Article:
It’s not always about winning, though, and Griggs has faced her share of defeat. She’s played for the school’s varsity basketball team all four years, as a captain her senior year. She was actually voted MVP this year, “but anyone who knows me knows that I’m really not good at basketball at all,” she said, laughing.
The boys team went to the state tournament this year as a No. 5 seed with a 16-4 record. The girls team, on the other hand, hasn’t won a game in the past two years, Griggs said.
“Being on a team like that, not winning and not being successful, was definitely difficult,” Griggs said, “but it also taught me a lot about, again, determination and teamwork, even though it was very frustrating at times.”
Though sometimes staying on the team felt like fulfilling a duty — “there were times this year that we couldn’t play a game because there weren’t enough girls,” she said — Griggs had a lot of fun, and she’s glad she did it.
A few other notable accomplishments Griggs listed in her All-Star application: Starting a writing center at school for her senior service project; studying Japanese history as one of 30 high school students selected nationwide for Stanford University’s Reischauer Scholars Program; and winning the Native American History Prize at the National History Day competition, for her paper on the Chouteau family of Missouri.
Heading to Yale
Griggs was accepted early into Yale University. According to the school’s website, its acceptance rate for the class of 2022 was just 6.3%.
She was also selected to participate in Directed Studies, which “offers a select group of first-year students an intense interdisciplinary introduction to some of the seminal texts of Western civilization,” according to the program website at directedstudies.yale.edu. Griggs explained that it’s a very reading- and writing-heavy program that appeals to her interest in the humanities.
“It’s very rigorous, but it’s right up my alley, and so I’m really excited to be a part of that,” Griggs said.
She’s not quite set on her career path yet, but Griggs said in addition to the humanities, literature, philosophy and political science, she is interested in law.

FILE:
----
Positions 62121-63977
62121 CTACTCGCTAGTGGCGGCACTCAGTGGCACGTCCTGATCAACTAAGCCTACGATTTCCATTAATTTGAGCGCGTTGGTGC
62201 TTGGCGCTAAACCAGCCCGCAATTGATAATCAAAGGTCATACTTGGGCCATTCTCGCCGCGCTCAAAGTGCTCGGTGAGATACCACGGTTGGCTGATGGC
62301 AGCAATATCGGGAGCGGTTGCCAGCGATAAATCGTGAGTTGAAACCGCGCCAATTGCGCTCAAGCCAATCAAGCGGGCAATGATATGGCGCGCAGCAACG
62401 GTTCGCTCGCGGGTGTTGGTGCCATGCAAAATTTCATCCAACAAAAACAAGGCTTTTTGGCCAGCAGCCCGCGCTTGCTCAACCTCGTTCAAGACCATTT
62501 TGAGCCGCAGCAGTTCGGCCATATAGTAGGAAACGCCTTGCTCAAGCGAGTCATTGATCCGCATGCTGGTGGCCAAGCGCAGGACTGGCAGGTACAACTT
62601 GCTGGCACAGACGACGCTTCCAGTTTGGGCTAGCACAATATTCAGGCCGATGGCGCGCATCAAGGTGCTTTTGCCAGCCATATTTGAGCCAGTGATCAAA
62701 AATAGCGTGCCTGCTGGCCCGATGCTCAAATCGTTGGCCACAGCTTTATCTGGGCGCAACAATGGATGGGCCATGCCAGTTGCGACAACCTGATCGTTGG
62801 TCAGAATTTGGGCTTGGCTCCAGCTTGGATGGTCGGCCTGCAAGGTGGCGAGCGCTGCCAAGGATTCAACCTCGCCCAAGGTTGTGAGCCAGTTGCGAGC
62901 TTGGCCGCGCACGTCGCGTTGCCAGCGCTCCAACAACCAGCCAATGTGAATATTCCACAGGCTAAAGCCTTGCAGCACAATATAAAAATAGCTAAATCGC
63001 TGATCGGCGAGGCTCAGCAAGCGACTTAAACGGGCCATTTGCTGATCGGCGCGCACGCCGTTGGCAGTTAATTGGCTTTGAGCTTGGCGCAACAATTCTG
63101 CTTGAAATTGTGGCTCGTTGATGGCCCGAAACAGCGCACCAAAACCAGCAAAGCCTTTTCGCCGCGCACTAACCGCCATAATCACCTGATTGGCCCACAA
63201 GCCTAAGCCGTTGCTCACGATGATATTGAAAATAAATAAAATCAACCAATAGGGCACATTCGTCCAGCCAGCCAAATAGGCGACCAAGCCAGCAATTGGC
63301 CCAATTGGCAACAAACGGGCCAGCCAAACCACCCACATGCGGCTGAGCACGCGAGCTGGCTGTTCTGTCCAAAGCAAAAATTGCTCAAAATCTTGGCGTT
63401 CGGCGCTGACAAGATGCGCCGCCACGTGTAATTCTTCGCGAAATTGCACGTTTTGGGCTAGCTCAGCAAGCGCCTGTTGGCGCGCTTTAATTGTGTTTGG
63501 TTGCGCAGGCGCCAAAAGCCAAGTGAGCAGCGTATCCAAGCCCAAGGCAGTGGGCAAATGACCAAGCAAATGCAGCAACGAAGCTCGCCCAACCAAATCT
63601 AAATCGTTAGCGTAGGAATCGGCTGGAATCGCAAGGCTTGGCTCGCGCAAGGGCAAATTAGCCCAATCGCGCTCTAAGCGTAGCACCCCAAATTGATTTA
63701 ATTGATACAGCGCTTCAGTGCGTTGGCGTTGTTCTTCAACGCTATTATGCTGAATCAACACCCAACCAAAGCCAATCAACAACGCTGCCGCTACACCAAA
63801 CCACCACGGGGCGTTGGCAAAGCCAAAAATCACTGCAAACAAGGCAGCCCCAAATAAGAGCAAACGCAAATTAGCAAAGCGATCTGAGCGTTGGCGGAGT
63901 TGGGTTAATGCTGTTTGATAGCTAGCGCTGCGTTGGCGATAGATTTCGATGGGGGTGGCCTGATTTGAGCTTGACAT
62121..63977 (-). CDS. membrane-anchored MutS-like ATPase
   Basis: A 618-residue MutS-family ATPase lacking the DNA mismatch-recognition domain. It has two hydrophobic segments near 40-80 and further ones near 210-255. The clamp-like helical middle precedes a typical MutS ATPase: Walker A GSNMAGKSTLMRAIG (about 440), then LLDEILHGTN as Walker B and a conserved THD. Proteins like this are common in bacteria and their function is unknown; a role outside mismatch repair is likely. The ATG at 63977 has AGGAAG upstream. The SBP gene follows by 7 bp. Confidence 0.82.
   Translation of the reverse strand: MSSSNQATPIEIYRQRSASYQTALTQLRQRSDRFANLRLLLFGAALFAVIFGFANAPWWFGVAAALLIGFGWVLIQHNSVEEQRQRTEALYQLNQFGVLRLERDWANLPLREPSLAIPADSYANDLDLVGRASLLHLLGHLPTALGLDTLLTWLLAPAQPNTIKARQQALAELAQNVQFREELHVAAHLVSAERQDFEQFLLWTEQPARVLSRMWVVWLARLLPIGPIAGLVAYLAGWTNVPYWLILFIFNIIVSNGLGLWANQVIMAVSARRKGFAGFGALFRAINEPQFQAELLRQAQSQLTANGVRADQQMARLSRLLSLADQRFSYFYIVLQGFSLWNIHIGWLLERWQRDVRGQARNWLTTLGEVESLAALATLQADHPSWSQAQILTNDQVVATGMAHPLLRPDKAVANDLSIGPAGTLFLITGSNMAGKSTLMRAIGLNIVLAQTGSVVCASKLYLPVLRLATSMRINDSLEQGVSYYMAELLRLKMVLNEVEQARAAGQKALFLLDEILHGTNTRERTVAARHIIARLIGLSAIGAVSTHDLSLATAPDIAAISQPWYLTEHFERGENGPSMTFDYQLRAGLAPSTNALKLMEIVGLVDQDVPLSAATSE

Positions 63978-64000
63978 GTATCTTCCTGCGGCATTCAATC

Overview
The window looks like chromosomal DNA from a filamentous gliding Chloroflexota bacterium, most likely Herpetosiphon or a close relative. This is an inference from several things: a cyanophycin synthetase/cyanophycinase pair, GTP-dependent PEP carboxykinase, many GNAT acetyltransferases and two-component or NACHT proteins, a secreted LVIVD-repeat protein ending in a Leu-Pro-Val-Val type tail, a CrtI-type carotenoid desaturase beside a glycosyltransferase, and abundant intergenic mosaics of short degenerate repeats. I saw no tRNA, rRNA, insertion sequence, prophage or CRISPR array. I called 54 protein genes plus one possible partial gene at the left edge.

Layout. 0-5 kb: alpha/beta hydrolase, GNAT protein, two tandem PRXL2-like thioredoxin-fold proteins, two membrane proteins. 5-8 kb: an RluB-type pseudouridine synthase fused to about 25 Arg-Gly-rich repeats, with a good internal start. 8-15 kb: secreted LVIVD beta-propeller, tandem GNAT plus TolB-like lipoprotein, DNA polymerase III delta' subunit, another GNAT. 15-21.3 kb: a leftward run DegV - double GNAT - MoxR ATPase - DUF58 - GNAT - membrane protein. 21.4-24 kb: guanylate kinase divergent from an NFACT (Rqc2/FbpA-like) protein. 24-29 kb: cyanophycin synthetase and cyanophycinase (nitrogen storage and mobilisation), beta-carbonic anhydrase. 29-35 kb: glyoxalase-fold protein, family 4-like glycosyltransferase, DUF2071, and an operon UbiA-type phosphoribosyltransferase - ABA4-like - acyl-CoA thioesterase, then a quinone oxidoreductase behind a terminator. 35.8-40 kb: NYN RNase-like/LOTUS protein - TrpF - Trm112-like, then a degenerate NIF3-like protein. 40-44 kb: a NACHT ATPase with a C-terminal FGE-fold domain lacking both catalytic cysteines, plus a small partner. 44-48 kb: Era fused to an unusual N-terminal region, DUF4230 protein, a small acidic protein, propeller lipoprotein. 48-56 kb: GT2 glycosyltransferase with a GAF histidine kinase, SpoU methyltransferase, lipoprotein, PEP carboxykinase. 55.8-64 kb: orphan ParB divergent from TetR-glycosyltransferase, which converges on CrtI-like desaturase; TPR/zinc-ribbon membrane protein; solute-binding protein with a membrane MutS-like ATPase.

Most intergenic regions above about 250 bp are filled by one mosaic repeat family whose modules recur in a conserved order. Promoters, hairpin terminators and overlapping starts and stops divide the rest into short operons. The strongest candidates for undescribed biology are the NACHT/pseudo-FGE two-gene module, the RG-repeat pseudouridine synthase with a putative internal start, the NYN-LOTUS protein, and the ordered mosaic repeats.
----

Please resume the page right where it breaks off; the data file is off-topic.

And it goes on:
“I’m very interested in the environmental side of law, and I think that’s becoming even more important with climate change and all that’s going on,” she said.
She said Yale’s graduate Forestry and Environmental Studies program allows undergraduates a lot of opportunities to participate in research and work with their postgraduate peers.
photo by: Contributed Photo
Academic All-Star Hilary Griggs
Hilary Griggs, 18, is the Journal-World’s 2019 Academic All-Star. Here are a few of the Bishop Seabury Academy senior’s highlighted accomplishments, as she shared in her application to the scholarship program.
Offices and leadership positions:
• Academic: Debate — founding team member, captain (10, 11, 12); forensics — captain (11, 12); varsity basketball team captain (12); Future Business Leaders of America — secretary (10), president (11), vice president (12); “The Chronicle” student newspaper — copy editor (11), editor-in-chief (12); Model United Nations — delegate (9, 10), vice president of Political Council (11) and secretary general (12) delegate at at Topeka Model UN, and delegate to University of Chicago Model UN (10); Student Senate representative (9)
• Other: Kanwaka 4-H Club — president (three years), vice president (two years); Douglas County 4-H — county council representative (four years), ambassador (four years), youth fair board representative (two years); American Legion Auxiliary Girls State/Girls Nation — Sunflower Girls State city mayor, state party leader and senate parliamentarian; Girls Nation senator representing Kansas
Awards and recognitions:
• Academic: Kansas Honor Scholar; National Merit Finalist; AP Scholar with Distinction (granted to students who receive an average score of at least 3.5 of 4 possible points on all AP Exams taken, and scores of 3 or higher on five or more of these exams); National History Day — first place senior historical paper in Kansas, Native American History Prize at national competition (2016); Stanford University’s Reischauer Scholars Program (10)
• Kansas State Debate tournaments, Class 3-2-1A: third place, 4-speaker (2016); first place, 2-speaker (2017); second place, 2-speaker (2018, 2019)
• Kansas State Speech tournaments, Class 2A: second place, extemporaneous speaking (2018, 2019)
• Other: Poultry Herdsmanship award, 2018 Douglas County Fair; Mallory Tan World Citizen Award (11); Eliot S. Berkley Award from the International Relations Council of Kansas City (11)
Active in Douglas County Democratic Party during 2018 election; worked with League of Women Voters to increase voter registration and involvement; varsity soccer (10, 11, 12); school prefect — helps “run morning meeting, lunch, and fulfills leadership duties in the school” as one of five seniors elected by student body and faculty; started writing center; member of combined newspaper/yearbook staff all four years; chamber choir (9, 10)